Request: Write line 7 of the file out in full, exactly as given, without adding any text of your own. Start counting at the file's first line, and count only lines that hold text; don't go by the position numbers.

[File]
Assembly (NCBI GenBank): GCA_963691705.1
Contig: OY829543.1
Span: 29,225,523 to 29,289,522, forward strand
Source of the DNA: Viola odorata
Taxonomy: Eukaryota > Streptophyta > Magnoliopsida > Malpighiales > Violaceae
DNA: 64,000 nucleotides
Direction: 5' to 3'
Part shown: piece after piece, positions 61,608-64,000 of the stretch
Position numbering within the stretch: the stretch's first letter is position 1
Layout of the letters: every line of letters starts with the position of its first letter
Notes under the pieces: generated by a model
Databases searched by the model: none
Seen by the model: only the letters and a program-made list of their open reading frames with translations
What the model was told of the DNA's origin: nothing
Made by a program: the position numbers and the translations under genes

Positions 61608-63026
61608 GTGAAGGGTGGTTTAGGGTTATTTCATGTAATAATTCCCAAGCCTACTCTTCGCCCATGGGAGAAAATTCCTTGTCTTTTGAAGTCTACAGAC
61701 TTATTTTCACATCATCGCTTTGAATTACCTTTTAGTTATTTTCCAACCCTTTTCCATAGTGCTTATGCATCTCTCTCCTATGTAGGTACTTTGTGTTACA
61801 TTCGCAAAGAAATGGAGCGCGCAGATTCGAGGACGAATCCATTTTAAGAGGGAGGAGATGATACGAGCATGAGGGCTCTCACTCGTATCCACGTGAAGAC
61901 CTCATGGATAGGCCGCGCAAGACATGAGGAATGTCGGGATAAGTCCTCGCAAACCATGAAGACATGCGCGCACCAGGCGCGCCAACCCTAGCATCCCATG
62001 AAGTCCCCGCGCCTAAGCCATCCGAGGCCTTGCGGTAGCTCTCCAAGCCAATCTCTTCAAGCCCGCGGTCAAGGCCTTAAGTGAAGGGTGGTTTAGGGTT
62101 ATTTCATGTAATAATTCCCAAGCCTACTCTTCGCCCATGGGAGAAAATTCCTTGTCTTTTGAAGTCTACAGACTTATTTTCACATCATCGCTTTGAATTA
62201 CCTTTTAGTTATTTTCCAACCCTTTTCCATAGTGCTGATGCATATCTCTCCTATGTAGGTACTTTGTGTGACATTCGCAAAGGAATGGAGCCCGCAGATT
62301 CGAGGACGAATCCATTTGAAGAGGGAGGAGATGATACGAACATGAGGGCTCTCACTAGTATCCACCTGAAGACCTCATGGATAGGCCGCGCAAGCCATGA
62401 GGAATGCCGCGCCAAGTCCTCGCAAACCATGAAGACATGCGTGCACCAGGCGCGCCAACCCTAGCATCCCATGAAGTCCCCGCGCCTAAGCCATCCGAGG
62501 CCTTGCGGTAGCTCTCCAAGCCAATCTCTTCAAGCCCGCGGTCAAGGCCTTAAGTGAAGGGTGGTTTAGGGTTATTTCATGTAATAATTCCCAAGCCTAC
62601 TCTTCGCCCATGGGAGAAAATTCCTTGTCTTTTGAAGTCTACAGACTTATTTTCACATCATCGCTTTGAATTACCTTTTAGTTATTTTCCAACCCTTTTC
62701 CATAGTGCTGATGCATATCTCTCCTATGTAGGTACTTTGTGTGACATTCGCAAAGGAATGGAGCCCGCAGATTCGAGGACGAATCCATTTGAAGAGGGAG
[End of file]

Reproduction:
Direction: 5' to 3'